Not balancing rehabilitation with public protection
Northumbria Community Rehabilitation Company (CRC) needs to improve its work to protect potential victims of those it supervises, particularly in its many domestic abuse cases, according to inspectors in a report published today.
HM Inspectorate of Probation found clear strengths in the CRC’s work to support people to recognise and tackle the reasons for their offending. It also had experienced staff with strong local partnerships and dedicated ‘champions’ for women, who made up nearly one fifth of its caseload.
However, these strengths were undermined by weaknesses in its planning to protect potential victims, which was described as poor, leading inspectors to assess it overall as ‘Requiring Improvement.’
The Northumbria report, published by Dame Glenys Stacey, HM Chief Inspector of Probation, noted that some of its problems stemmed from factors not all within its control – including difficulties for Northumbria and other CRCs owned by Sodexo linking their assessment tools with the Ministry of Justice’s national case management system and existing national assessment tool, which gather information from a range of sources. However, there were also weaknesses at local level, particularly relating to domestic abuse.
“Home visits were not reliably implemented to enhance risk management where needed. Domestic abuse featured in almost half of the case sample, but we found insufficient attention paid to actual or potential victims in almost two-thirds of relevant cases. This chimes with the findings from (HMIP’s) recently published thematic report on domestic abuse.” Inspectors found instances where the collection of child safeguarding information should have been made use of more thoroughly in the planning and reviewing of domestic abuse cases.
Dame Glenys recalled that in her annual report in 2017, she had commented: ‘In about half of all CRC cases we have inspected, not enough attention was given to risk of harm right from the beginning, and we find that lack of focus continuing through the period of supervision in a similar proportion of cases’. Disappointingly, she added, “that finding is repeated again for Northumbria CRC.”
Overall, Dame Glenys said: “Despite a stable, experienced workforce and strong, effective local partnerships, the quality of this CRC’s work is undermined by a lack of sufficient attention to managing risk of harm.” The CRC has developed its own ‘workaround’ processes which have led it to concentrate on issues linked to reoffending to the detriment of managing risk of harm and keeping others safe.
“Experienced probation workers should strike the right balance between rehabilitation and public protection intuitively, but here, systems and other pressures are influencing that judgement unduly. This requires attention at all levels. The commitment we found to achieving high performance, combined with loyal, skilled staff and partners, provides the right ingredients for addressing this and other areas for improvement.”
Inspectors organised their key findings under three main headings: organisational delivery; case supervision and unpaid work & through-the-gate.
Inspectors’ main findings on this domain were mixed:
- The two key ingredients of quality services – addressing reoffending needs and managing risk of harm – are not well integrated in Northumbria. This has a detrimental effect on the quality of safeguarding and risk management practice.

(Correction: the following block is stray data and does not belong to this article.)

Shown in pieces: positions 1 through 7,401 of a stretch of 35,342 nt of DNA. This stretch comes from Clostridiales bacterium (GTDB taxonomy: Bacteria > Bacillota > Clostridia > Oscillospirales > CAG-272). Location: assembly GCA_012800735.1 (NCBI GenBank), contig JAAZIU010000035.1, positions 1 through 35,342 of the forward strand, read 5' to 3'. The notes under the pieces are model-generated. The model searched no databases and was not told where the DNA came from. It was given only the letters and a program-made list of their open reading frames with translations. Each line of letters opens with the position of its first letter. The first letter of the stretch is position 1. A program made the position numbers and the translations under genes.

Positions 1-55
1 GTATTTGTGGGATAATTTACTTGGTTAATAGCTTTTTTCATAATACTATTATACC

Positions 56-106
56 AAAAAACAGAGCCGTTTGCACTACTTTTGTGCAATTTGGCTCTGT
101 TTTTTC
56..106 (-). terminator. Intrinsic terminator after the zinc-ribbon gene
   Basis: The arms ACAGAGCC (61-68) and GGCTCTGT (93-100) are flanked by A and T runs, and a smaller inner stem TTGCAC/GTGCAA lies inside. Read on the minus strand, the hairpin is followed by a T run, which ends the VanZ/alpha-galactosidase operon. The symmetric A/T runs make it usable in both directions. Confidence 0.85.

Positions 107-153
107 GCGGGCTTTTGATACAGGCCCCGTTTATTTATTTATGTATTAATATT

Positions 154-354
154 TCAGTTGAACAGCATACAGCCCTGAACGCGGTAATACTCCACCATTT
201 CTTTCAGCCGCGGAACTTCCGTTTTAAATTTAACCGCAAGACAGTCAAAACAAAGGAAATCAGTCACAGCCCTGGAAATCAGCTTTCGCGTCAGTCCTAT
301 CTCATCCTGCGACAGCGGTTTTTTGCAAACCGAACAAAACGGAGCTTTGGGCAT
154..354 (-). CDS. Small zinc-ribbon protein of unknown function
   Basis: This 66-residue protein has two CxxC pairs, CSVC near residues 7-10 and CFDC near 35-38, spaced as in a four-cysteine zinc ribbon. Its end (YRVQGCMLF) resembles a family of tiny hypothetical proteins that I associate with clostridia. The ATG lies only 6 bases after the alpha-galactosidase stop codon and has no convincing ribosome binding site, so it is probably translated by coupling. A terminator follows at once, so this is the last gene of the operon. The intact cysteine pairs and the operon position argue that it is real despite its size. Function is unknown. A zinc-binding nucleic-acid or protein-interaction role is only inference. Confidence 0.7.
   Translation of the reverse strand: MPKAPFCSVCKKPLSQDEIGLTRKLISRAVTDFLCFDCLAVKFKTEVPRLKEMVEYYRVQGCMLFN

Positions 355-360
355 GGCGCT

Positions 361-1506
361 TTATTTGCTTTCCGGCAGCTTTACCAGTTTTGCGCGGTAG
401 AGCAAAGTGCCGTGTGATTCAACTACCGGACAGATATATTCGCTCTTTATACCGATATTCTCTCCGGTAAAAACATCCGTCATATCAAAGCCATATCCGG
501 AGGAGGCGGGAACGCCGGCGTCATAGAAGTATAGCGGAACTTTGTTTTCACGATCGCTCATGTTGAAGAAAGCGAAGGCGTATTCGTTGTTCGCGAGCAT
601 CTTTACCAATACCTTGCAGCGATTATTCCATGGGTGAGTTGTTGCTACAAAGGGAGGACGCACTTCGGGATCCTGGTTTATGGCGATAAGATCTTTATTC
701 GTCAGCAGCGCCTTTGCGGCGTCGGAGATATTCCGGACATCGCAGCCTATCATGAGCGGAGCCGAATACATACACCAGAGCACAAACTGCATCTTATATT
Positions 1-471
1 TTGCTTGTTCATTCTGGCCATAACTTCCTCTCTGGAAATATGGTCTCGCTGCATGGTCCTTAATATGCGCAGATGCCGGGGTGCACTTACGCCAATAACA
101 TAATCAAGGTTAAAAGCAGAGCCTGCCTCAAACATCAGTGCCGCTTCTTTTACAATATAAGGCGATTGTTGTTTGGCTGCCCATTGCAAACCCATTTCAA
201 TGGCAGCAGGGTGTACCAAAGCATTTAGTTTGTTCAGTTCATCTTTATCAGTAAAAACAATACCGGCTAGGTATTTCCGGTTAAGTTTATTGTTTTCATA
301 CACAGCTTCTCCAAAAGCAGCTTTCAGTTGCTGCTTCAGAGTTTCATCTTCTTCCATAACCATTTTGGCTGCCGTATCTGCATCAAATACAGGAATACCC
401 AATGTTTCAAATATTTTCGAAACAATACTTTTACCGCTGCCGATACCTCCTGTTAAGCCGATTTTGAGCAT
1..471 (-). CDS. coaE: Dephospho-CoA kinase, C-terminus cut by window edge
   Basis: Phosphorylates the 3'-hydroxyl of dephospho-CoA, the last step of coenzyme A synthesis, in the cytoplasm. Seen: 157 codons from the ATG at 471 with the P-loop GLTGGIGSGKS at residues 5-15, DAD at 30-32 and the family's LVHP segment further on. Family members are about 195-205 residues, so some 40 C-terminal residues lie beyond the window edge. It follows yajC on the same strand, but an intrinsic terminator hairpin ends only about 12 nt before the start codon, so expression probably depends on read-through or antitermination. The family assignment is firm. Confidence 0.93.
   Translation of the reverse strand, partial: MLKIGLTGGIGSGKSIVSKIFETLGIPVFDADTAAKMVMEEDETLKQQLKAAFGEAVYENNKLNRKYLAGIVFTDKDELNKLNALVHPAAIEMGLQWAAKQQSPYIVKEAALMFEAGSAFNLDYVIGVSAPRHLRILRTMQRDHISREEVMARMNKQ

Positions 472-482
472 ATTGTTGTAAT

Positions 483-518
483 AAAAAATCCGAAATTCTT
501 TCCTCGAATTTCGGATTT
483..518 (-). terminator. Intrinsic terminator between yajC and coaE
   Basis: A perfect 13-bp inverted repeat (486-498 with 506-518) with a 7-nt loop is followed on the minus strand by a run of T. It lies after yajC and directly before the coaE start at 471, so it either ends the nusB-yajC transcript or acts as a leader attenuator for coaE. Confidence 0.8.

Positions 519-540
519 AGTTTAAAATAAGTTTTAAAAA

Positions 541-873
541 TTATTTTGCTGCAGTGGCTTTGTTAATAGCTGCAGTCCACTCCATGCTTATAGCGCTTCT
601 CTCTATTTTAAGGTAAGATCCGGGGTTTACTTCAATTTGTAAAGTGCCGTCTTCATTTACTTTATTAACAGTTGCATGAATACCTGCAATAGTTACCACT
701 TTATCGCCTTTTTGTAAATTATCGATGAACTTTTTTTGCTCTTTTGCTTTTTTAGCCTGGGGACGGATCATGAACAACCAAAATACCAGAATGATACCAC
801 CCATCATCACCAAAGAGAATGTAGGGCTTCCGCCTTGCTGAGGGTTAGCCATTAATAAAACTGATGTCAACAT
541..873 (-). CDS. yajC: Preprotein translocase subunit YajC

- Northumbria CRC benefits from a cohesive, supportive and experienced workforce with a low staff turnover and many experienced staff. There are good training and development opportunities.
- A wide range of interventions are available, enhanced by effective working relationships with operational partners.
- Technology supports the delivery of services, but premises are not always designed to meet diverse needs.
Inspectors were generally very critical about the core probation task of supervising offenders:
- Assessment of individuals’ needs in order to reduce the risk of harm and of reoffending does not consistently draw on all sources of information available.
- Planning addresses the reasons why someone offends, but it does not include sufficient arrangements to keep others safe.
- An impressive range of services is available to deliver court orders, but practice is let down by an insufficient focus on keeping people safe during implementation and delivery.
- Reviewing focuses on whether staff have complied with processes. Practice is weak in relation to ensuring that necessary measures are in place to keep people safe.
Unpaid work and through-the-gate
- Unpaid work is well organised, and communication between unpaid work staff and responsible officers at the local management centre level is effective.
- CRC staff, operational partners and prison staff work together effectively to develop Through the Gate services, which require further improvement.
The Probation Inspectorate works on a four-band rating system: excellent, good, requires improvement and poor. This is the fourth inspection of a CRC under the new rating system and all four areas (Northumbria, West Yorkshire, Merseyside and Essex) have been rated in the third band: “requiring improvement”.
In all four reports, there is a sense that CRCs are becoming more robust, have resolved some of their organisational and structural problems and have a clearer strategic direction. What concerns me most is that inspectors are still finding core practice (with the noticeable exception of unpaid work) to be sub-standard.
Given that the primary focus of most CRCs over the next fifteen months will be the MoJ’s re-procurement process, they may struggle to keep their attention on the much-needed job of improving their main business – promoting desistance and protecting the public.